Censorship and the Internet
"Internet" for many people the word means pornography. Those who have never used it and those who have just touched it do not fully appreciate what enormous benefit it could bring. Hong Kong Government Broadcasting, Culture and Sport Branch's (BCSB) consultation paper, "Regulation of Obscene and Indecent Materials Transmitted Through the Internet," describes the Internet as "world-wide network of computer links which enables computer users to connect with computers all over the world." What an understatement! To fully appreciate how the Internet will benefit humanity one has to accept that the Internet is totally different from all other forms of human communication. Perhaps the simplest way to explain is to use the example of a talk-back radio show. In a talk-back radio show, at any one time the show host, along with two or three callers, can speak to thousands or even millions of listeners. Imagine if those millions of listeners could exchange views with each other and the show, and imagine that communication happening not over days or months but instantaneously or near instantaneously. That is the Internet! Retrieving information from the Internet via the World Wide Web (WWW) service from half-way around the world will soon be faster than getting it from the nearest Hong Kong library. Actually I haven't been to a library in Hong Kong in the last three months because it is so much faster and easier to get the same information on the Internet. And I save hours (or years) in development time by obtaining software previously written by programmers from the other side of the globe. I have gained much knowledge through participation in electronic mailing lists which reach out to thousand of sites around the world.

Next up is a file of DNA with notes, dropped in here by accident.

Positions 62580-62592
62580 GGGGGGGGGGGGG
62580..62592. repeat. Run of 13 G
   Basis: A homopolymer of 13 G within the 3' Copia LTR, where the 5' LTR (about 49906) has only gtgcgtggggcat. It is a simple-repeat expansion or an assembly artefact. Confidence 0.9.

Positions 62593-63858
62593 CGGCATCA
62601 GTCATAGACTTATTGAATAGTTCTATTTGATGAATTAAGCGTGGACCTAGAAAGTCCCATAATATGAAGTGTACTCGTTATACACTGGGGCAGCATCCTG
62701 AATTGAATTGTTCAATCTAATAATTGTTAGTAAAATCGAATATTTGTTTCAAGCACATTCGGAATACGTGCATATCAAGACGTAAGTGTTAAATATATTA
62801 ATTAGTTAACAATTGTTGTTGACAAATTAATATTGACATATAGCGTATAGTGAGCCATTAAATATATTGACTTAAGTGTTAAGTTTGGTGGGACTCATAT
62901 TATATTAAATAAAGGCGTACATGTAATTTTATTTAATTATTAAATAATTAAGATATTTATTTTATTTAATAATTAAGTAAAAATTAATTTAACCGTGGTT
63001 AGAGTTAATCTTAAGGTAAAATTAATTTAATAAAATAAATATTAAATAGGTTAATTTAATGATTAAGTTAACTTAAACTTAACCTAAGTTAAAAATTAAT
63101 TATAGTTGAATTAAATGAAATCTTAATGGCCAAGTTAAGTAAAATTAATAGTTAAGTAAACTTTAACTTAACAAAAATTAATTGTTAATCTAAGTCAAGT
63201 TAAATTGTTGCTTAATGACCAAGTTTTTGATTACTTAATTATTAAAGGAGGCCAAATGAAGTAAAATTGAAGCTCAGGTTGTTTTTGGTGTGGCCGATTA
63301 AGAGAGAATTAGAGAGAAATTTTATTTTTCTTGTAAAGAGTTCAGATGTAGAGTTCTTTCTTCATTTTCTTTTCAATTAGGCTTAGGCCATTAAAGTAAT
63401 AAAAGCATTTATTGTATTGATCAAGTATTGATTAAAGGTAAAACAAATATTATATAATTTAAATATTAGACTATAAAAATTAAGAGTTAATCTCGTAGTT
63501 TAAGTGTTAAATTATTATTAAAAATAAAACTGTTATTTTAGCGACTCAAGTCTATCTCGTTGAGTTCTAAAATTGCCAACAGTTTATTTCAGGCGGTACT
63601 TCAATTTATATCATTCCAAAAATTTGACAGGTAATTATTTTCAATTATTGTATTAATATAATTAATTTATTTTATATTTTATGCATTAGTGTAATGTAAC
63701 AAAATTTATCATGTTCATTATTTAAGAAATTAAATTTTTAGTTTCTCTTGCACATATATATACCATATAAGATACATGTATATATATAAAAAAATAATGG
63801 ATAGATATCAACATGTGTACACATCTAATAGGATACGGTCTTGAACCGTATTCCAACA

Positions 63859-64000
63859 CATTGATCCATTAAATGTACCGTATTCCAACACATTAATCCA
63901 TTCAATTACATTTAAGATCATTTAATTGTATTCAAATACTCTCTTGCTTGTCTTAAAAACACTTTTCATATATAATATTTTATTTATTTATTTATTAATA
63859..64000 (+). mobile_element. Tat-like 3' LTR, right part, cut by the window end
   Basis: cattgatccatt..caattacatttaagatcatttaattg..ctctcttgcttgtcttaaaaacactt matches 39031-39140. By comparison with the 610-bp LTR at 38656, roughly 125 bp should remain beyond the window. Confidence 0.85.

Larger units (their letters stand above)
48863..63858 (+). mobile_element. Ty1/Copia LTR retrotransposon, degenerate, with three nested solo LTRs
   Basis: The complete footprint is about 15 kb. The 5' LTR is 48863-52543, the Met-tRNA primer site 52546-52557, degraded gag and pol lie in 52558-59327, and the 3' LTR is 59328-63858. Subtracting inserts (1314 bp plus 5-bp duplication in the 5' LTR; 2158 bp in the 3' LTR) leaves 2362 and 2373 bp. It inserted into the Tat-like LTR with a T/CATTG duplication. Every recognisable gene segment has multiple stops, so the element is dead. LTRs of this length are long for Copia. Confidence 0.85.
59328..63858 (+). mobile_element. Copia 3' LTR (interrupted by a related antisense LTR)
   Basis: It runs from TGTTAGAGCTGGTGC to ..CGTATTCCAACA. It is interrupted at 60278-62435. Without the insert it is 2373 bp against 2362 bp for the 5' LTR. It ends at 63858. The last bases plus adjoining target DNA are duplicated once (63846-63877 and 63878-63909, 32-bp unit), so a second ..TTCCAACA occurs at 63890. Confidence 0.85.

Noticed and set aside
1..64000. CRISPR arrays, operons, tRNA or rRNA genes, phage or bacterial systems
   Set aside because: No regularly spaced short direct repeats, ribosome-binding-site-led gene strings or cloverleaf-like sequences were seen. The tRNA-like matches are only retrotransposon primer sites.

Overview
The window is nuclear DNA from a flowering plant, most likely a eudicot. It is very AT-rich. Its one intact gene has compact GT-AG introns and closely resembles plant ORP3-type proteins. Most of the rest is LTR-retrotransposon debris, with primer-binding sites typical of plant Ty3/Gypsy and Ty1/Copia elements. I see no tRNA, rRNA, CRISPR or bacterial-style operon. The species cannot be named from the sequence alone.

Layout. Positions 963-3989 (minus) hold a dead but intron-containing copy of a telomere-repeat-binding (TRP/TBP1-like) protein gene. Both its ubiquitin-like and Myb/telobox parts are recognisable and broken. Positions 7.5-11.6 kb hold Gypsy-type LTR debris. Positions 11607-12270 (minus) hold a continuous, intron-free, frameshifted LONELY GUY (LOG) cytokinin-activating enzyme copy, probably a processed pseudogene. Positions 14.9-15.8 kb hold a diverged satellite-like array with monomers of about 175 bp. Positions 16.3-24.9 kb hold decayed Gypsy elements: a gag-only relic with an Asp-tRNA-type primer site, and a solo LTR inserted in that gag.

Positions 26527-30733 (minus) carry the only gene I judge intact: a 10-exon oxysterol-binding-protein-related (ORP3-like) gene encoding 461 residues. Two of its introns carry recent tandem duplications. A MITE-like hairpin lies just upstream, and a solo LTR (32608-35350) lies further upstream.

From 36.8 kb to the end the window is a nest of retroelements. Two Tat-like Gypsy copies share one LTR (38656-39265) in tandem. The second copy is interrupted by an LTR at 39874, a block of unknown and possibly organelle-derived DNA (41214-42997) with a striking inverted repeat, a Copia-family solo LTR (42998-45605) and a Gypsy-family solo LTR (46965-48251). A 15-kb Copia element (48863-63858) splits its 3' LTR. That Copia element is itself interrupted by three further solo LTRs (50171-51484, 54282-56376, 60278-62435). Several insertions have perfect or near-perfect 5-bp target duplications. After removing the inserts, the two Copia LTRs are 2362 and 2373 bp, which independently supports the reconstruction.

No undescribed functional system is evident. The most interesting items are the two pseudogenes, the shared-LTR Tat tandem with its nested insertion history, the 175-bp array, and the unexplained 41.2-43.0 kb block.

In spite of all these benefits, governments around the world seem to be obsessed with censorship of the Internet. It seems that those who suggest such policies do not understand its nature. For as the BCSB wrote in its consultation paper, "the colossal amount of material transmitted and the huge traffic through the Internet every day makes any active monitoring scheme impracticable and perhaps even impossible." How practical is censorship on the Internet? As far back as January of this year, there were an estimated three million host computers providing services to 30 million users around the world. And the number of users is growing at the rate of 15 percent a month. If only ten percent of the world users have homepages which are accessible around the world through the WWW service, that is three million homepages. (A homepage is a hypertext document describing an individual, organisation or company. It allows the combination of text, graphics, sound and video images to add life to an otherwise plain document.) If each homepage contained five pages of actual data and it took five minutes to read each page, it would take 25 years to read all the pages. This assumes that all those users do not change their homepages in the 25 years and does not take into account that the number of users will grow to an even higher figure.